Buddhist Monuments, Sanchi stupa, MP. hearty-india.com
From the 1st century BCE, itself the gateways and the stone balustrade have exited and were built and colored. The work began earnestly during the period of the Satavahana. The gateways and toranas are generally dated to the 1st century CE.
|Sanchi stupa. sacredsites.com|
Emperor Ashoka after redistributing the relics of Lord Buddha had plans to build stupas over his relics. The present Stupa at Sanchi is counted among the best conserved ancient Stupas of central India. A stupa is characteristic of the Chatra, a parasol like structure (umbrella shaped), a symbol of high rank intended to honor and shelter the relics.. There is a sandstone pillar, inscribed with Schism Edict by Ashoka as also with ornate spiral Brahmi characters from the Gupta period resembling conch shells referred to as ‘Shankhalipi’ or ‘shell-script’ by scholars. While the lower portion of it is still grounded, the upper portions are kept under a canopy of stone crowned the hemispherical brick.
|Sanchi monuments. Satavahana decorations. first century. wikipedia.org/n|
Above image: Satavahana (first century) decorations on a gateway at Sanchi. The Buddha is never directly represented, due to the early aniconism in Buddhism.The decorations on the gateway represent multiple rituals.................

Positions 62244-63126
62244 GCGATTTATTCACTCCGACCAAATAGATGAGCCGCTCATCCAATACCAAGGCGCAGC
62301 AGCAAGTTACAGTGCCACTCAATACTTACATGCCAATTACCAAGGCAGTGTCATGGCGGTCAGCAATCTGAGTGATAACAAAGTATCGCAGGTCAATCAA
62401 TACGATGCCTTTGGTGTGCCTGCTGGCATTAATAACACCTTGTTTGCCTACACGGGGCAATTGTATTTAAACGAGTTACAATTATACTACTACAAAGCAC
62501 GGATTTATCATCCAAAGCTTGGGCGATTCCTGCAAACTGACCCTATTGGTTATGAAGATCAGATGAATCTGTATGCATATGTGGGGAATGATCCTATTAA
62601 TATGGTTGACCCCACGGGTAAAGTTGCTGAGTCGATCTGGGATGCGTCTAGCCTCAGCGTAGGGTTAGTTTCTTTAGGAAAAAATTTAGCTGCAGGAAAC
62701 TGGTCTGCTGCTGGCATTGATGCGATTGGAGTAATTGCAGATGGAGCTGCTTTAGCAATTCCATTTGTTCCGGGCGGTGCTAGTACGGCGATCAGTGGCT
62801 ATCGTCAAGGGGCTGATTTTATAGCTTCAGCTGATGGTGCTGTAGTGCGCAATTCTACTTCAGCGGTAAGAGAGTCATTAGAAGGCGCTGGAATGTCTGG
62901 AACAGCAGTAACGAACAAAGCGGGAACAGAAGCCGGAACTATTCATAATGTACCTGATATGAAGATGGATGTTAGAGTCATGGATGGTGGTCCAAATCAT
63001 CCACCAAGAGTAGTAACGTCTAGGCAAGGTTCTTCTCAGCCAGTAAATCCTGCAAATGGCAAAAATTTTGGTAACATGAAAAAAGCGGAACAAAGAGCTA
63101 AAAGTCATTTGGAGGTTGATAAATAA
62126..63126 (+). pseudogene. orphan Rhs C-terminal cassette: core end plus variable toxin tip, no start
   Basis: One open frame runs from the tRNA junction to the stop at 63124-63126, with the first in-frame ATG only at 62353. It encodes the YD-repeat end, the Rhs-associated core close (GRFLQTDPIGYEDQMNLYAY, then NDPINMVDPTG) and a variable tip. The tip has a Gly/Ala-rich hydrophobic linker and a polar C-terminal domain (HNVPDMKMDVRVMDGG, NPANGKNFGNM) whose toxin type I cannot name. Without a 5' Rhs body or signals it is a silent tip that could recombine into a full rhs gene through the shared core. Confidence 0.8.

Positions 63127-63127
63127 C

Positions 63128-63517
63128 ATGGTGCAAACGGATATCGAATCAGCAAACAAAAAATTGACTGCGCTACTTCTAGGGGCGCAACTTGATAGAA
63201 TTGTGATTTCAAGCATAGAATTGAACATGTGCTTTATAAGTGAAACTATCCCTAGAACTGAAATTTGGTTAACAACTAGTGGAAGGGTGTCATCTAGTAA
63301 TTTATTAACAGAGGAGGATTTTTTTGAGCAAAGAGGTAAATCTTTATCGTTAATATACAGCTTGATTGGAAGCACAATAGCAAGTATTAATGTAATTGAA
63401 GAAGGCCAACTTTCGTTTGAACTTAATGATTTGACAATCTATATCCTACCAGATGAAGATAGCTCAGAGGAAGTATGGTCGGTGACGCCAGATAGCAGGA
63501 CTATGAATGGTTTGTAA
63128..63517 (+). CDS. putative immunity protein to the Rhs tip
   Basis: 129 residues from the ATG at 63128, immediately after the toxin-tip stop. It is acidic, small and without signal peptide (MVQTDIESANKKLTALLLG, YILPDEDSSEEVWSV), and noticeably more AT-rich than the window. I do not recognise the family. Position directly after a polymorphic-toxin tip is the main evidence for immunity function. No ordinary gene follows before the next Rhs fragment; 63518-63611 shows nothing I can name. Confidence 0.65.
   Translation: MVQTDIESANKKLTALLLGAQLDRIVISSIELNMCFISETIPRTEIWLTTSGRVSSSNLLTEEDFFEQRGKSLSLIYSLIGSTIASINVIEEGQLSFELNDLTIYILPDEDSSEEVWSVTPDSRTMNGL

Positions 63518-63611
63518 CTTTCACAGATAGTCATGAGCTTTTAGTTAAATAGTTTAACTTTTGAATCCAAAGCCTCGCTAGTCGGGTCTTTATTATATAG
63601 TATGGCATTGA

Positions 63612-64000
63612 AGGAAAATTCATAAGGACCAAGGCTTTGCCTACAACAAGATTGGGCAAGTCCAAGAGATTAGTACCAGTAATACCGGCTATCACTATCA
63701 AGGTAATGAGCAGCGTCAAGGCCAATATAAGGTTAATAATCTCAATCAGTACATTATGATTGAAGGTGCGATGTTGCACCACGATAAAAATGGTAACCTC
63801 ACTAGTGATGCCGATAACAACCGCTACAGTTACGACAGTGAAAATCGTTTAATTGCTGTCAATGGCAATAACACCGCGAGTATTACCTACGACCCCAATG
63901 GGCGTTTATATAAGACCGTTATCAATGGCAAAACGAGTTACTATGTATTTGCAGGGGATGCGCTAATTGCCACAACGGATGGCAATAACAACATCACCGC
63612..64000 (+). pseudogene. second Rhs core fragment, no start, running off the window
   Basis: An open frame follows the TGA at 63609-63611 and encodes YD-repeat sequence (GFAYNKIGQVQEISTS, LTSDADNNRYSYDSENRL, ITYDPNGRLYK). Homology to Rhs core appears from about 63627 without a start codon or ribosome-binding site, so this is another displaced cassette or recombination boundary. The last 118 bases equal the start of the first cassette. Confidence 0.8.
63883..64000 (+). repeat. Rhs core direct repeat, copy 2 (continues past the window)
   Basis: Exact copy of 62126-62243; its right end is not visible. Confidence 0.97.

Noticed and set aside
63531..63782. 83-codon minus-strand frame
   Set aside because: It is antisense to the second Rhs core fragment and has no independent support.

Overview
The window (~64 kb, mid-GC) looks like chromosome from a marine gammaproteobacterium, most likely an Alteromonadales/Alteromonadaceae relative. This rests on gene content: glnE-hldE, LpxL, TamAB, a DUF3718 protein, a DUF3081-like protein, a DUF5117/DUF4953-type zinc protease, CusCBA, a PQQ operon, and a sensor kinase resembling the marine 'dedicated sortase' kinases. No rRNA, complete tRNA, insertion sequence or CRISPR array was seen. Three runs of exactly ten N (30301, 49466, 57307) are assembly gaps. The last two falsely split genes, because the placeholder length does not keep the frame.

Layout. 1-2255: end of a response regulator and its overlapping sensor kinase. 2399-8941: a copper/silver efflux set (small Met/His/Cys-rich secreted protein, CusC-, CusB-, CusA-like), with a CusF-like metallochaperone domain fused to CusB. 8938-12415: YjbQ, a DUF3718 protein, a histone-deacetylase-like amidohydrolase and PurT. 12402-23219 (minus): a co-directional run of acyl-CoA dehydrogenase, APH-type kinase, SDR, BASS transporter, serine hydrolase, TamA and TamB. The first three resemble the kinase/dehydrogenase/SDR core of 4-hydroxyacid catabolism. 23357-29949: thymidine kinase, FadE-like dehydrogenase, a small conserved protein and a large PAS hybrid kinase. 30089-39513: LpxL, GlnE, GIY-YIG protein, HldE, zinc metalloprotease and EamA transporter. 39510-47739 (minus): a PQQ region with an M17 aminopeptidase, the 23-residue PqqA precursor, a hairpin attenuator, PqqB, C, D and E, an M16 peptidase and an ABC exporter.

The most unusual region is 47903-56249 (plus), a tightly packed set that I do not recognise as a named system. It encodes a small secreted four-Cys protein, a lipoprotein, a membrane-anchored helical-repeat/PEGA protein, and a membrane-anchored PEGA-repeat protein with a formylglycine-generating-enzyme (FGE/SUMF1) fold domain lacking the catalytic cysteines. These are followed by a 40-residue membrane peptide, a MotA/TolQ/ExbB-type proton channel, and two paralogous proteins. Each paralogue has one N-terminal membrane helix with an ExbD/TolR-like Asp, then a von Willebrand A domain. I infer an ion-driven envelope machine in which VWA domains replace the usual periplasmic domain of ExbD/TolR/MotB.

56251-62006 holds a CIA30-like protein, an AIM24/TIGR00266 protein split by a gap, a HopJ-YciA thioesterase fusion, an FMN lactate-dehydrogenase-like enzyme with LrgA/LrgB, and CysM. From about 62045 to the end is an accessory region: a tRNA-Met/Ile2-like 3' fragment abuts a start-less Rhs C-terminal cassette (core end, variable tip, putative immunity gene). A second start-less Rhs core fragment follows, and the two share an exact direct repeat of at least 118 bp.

|stone stairway, Sanchi Buddhist monuments. en.wikipedia.org|
|3rd stupa. Sanchi. en.wikipedia.org|
Above image: Shunga period stupa 3 (the decorated gateway to the right is Satavahana).
During the early rule of Shunga dynasty (Pushyamitra's period) in the 2nd century, it is believed, that the stupa was vandalized, but in the later Shunga period (Agnimitra's reign) the stupa saw some expansion with stone slabs almost twice its original size. The dome was flattened near the top and crowned by three superimposed parasols within a square railing. It was, apparently, a symbol of dharma, the Wheel of the Law with many tiers. The dome was built on a high circular drum (meant for circumambulation), which could be accessed through a double staircase. Yet another addition was a second stone pathway at ground level that was enclosed by a stone balustrade with four monumental gateways (Toranas) facing the cardinal directions. Thus evolved the second and third stupas during this period.
A British officer named General Taylor in 1818 documented the presence of the Stupa. Till 1881 treasure hunters and Amateur archaeologists caused extensive damage to the Stupa following which appropriate steps were undertaken to restore the ancient monument. Sir John Hubert Marshall, who served as the Director General of the ‘Archaeological Survey of India’ (ASI) from 1902 to 1928 supervised the restoration work of the Stupa between 1912 and 1919 and earlier this great monument was damaged by armature artifacts collectors and treasure hunters.